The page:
Labour has bizarrely claimed that it announced 2005 trials of variable charging for household waste last year - despite ruling the system out this February.
The Government has continually refused to consider pay-by-weight schemes, with Rural Affairs Minister Alun Michael slamming the door on it just two months ago.
But after a key firm said it knew trials would be run this September, the party performed an astonishing u-turn.
However, DEFRA insisted its current policy was not to allow variable waste charging. The Labour party has not clarified this situation despite being asked to do so several times.
The confusion started with a revelation from P&L Software Systems, which makes electronic chips allowing the weight of bins to be calculated.
Marketing director Julie Emery-Priest said: "Variable charging is only used for commercial and industrial waste at the moment, but it will be allowed for councils. The Government is going to trial it in September."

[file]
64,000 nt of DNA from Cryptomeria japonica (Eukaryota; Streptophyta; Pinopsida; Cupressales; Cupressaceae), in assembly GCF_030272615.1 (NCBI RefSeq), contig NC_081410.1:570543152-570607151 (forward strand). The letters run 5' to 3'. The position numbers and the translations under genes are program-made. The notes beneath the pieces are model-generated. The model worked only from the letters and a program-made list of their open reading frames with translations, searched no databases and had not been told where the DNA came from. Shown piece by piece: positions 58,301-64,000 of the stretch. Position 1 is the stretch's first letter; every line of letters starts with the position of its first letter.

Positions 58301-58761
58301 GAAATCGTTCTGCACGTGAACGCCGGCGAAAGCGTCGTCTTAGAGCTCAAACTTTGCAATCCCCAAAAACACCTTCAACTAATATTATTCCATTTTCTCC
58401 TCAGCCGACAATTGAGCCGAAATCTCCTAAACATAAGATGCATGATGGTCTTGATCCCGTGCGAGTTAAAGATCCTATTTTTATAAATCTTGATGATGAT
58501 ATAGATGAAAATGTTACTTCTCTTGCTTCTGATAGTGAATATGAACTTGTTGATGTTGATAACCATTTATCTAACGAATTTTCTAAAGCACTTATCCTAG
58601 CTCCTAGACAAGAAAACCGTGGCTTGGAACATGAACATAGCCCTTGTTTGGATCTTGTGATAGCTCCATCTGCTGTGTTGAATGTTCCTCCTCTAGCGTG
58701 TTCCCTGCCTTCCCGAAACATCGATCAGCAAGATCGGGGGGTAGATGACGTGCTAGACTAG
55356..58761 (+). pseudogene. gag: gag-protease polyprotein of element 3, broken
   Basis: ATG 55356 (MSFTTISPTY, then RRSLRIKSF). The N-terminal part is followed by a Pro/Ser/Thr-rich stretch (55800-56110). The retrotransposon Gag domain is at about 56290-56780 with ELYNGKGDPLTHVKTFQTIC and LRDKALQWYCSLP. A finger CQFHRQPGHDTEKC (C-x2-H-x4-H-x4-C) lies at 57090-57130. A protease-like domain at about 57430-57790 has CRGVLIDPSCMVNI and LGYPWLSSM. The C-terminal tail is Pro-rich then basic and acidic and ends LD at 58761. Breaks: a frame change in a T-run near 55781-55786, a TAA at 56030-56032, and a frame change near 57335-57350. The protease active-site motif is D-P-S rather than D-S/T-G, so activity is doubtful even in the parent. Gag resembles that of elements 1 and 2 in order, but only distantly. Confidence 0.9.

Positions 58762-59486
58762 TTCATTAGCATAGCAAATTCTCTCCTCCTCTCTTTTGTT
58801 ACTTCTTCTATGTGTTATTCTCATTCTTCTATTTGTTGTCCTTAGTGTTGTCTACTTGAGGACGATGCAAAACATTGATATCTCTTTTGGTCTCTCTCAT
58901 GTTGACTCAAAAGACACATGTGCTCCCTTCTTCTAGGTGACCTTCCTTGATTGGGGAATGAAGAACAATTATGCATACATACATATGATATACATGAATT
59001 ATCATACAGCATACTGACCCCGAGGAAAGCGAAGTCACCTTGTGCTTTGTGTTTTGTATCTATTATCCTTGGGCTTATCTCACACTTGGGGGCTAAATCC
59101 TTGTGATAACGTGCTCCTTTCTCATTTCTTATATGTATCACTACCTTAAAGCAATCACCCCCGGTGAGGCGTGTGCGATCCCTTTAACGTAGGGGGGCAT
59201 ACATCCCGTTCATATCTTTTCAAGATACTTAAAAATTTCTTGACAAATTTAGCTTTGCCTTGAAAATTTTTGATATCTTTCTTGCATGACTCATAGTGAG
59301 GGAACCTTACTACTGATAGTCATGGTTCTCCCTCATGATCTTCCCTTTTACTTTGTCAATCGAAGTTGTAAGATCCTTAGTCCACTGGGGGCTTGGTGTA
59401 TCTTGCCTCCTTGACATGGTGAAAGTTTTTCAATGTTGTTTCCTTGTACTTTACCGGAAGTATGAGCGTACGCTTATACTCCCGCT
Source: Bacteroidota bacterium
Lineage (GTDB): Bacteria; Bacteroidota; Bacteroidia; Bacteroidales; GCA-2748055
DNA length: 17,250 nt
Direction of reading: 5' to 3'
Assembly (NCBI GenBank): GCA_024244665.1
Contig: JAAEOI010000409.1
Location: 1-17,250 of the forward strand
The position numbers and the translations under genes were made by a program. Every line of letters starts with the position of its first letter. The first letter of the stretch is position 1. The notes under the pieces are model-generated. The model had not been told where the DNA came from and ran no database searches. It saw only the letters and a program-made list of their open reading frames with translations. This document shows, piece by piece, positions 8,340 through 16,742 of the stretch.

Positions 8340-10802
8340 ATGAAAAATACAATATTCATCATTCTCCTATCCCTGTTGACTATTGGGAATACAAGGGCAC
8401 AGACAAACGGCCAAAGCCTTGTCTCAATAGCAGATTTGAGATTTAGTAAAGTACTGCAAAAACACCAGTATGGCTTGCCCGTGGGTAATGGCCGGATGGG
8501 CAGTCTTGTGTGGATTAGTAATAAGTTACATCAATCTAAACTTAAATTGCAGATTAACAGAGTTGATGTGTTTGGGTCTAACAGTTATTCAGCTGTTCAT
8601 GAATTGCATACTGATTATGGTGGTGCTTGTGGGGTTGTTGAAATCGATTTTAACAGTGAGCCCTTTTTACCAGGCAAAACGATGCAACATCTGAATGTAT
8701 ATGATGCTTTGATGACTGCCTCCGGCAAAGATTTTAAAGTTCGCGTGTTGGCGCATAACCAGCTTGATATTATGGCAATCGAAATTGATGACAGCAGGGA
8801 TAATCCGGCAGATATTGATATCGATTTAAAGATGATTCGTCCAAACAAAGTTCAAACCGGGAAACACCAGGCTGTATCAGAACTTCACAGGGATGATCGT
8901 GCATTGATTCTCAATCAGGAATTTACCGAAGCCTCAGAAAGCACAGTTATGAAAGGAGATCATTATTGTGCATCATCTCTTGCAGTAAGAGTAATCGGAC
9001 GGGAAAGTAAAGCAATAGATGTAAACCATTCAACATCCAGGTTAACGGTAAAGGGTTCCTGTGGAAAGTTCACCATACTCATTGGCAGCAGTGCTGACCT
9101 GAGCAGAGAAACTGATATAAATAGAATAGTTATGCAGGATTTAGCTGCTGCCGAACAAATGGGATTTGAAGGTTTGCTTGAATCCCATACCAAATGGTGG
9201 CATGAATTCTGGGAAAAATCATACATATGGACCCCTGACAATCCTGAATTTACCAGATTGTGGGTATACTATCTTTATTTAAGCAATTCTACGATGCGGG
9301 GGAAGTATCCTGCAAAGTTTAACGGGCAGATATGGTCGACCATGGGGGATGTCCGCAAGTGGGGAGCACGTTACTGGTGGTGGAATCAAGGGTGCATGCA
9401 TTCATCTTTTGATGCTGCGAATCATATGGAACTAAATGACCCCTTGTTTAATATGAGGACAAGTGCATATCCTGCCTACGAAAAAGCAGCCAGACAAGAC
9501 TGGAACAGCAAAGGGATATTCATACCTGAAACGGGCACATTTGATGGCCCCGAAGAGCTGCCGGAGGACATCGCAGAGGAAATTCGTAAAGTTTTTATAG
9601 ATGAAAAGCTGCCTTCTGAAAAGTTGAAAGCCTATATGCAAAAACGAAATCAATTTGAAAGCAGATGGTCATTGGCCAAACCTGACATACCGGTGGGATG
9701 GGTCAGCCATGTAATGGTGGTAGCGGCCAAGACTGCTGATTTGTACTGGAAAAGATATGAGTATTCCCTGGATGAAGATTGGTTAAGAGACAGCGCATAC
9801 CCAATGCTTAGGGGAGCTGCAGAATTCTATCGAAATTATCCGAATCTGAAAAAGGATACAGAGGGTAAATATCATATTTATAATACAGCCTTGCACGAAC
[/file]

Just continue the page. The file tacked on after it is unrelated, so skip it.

And major bin manufacturer Sulo was confident variable charging would become legal that it signed a deal to receive the software from P&L.
P&L managing director Peter Gardner added: "Weigh-as-you-go waste management is the future. I think most people in the industry recognise that."
More than four in five councils questioned for MRW's State of the Nation Report 2005 said they would definitely or maybe use such powers if they were available.
But Michael insisted in February that the Government wanted to give people incentives to recycle rather than forcing them to do so.
Secretary of State for the Environment Margaret Beckett also dismissed variable charging earlier this year.
However, back in October, Environment Minister Elliot Morley did point to the possibility of introducing the policy one day in the future.
He said: "There is a possibility in the long term of restructuring so that Council Tax goes down overall but charges are placed on the weight of waste produced by households."